The FIA president is fighting the majority of the sport's current teams over next year's budget cap rules, which have triggered multiple small entries filing entry paperwork for the 2010 world championship.

In a recent media document, Ferrari mocked the names of the prospective entrants, sardonically suggesting a renaming of the sport to 'Formula GP3' would be appropriate.

But while Mosley hopes the more established brands continue next year, he also insists attracting new blood is the right move for the sport.

"No sport is healthy without new people coming in," he said in an interview with the Deutsche Presse Agentur.

"Ferrari forget that the current BMW team started as Sauber, the current Williams team started with Williams buying a March.  Tyrrell started a little team at the end of the sixties that was Honda and is now Brawn.

"Even Enzo Ferrari himself came along in 1948 and started from nothing," said the 69-year-old, who was one of the founding members of March, and after leaving the team in 1977 began his ascent to power alongside Bernie Ecclestone.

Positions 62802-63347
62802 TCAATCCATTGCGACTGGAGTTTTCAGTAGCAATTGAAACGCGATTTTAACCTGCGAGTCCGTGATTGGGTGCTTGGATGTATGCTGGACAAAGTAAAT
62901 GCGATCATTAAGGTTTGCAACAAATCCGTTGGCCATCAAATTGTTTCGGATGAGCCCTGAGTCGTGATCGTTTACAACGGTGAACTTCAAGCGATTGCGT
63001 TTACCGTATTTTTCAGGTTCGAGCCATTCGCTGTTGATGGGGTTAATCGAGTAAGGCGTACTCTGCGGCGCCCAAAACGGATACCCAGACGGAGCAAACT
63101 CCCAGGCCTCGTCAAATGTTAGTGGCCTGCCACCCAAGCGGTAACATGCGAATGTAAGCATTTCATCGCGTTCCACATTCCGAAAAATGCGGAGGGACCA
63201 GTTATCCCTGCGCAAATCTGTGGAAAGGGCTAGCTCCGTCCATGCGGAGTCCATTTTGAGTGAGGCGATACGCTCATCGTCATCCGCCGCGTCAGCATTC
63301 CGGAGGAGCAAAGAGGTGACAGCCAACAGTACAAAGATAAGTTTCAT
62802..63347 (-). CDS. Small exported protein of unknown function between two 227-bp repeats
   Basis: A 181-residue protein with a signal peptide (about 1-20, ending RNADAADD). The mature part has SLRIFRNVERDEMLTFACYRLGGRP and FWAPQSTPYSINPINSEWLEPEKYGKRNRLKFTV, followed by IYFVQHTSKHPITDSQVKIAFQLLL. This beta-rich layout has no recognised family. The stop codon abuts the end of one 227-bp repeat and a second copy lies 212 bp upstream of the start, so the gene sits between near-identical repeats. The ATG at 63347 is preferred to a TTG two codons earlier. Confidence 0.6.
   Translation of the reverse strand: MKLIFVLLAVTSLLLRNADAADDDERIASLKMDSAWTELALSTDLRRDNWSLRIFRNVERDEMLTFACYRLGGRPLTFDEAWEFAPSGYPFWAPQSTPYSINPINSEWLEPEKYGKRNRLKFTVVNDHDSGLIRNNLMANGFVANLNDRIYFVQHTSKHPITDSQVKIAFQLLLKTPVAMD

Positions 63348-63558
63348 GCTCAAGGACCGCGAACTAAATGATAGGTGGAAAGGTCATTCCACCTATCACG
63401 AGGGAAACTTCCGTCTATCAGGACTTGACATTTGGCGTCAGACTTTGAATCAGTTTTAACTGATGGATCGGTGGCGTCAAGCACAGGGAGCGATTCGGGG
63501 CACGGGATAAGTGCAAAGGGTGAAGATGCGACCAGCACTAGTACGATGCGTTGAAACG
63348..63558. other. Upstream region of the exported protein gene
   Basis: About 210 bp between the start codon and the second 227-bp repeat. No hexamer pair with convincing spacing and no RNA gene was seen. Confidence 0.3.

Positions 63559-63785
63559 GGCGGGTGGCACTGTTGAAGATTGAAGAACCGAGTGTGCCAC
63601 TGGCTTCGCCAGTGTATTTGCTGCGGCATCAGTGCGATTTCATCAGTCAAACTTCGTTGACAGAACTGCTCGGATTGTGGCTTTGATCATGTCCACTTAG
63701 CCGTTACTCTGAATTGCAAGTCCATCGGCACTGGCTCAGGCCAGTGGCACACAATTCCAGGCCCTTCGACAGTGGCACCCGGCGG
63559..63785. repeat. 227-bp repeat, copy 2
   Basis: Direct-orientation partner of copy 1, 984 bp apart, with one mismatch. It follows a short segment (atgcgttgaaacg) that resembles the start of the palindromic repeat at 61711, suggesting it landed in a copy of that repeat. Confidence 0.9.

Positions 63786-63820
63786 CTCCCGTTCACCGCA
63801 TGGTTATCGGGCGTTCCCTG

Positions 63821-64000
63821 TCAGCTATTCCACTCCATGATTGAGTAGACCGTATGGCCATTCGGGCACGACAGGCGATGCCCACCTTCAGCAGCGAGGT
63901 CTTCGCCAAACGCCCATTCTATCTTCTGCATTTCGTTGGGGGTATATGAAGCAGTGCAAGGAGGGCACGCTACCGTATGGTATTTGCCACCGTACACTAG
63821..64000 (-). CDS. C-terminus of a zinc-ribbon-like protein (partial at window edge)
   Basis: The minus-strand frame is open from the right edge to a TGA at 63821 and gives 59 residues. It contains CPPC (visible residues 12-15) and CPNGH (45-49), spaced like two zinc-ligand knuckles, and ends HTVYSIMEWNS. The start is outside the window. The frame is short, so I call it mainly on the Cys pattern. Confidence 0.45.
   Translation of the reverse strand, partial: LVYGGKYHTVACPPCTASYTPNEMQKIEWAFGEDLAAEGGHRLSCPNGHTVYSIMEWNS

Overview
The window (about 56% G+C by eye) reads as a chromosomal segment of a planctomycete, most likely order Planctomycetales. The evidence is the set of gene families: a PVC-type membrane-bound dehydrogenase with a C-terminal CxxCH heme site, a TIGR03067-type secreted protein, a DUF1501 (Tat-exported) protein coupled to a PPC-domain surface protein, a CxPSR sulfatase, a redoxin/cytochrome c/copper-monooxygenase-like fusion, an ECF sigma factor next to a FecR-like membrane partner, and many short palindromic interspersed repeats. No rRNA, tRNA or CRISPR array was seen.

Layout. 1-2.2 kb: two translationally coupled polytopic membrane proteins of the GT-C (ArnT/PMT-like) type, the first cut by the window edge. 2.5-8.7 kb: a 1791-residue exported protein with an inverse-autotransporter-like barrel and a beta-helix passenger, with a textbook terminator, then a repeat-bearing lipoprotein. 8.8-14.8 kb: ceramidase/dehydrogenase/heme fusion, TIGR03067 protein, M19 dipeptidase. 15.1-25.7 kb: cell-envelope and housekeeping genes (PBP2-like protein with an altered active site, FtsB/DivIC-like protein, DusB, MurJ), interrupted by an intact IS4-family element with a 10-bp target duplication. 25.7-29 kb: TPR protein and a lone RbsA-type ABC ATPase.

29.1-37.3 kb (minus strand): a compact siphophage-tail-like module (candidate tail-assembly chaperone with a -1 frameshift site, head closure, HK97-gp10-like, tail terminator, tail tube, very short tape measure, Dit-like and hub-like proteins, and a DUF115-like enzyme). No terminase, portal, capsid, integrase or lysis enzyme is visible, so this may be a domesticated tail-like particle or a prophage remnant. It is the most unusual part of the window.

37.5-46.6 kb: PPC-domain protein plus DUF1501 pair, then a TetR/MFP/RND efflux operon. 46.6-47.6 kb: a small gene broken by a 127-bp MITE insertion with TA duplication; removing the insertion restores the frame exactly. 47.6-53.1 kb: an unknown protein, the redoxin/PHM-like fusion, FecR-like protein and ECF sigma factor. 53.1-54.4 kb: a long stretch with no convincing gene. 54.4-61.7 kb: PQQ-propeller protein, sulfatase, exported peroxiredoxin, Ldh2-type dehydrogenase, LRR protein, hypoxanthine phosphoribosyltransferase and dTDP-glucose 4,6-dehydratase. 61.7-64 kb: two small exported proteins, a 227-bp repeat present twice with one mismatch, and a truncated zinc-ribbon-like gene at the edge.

Mosley said: "If you stopped those new entrepreneurs coming in formula one will die.  You can't have just a lot of old men running it."

F1 'pushing' to return to Canada - Trulli
(GMM)  Jarno Trulli made a visit to Canada after the recent Monaco grand prix.

The Toyota driver's detour to Montreal, to promote his own wine label Podere Castorani, usually coincides with the Canadian grand prix.

But North America no longer features on the calendar.  "That's unfortunate, but I know everyone is pushing to come back here," he told the local rds.ca.

"The manufacturers especially are very keen; it is an important market for them and Canada was always one of the best events of the year," Trulli, 34, added.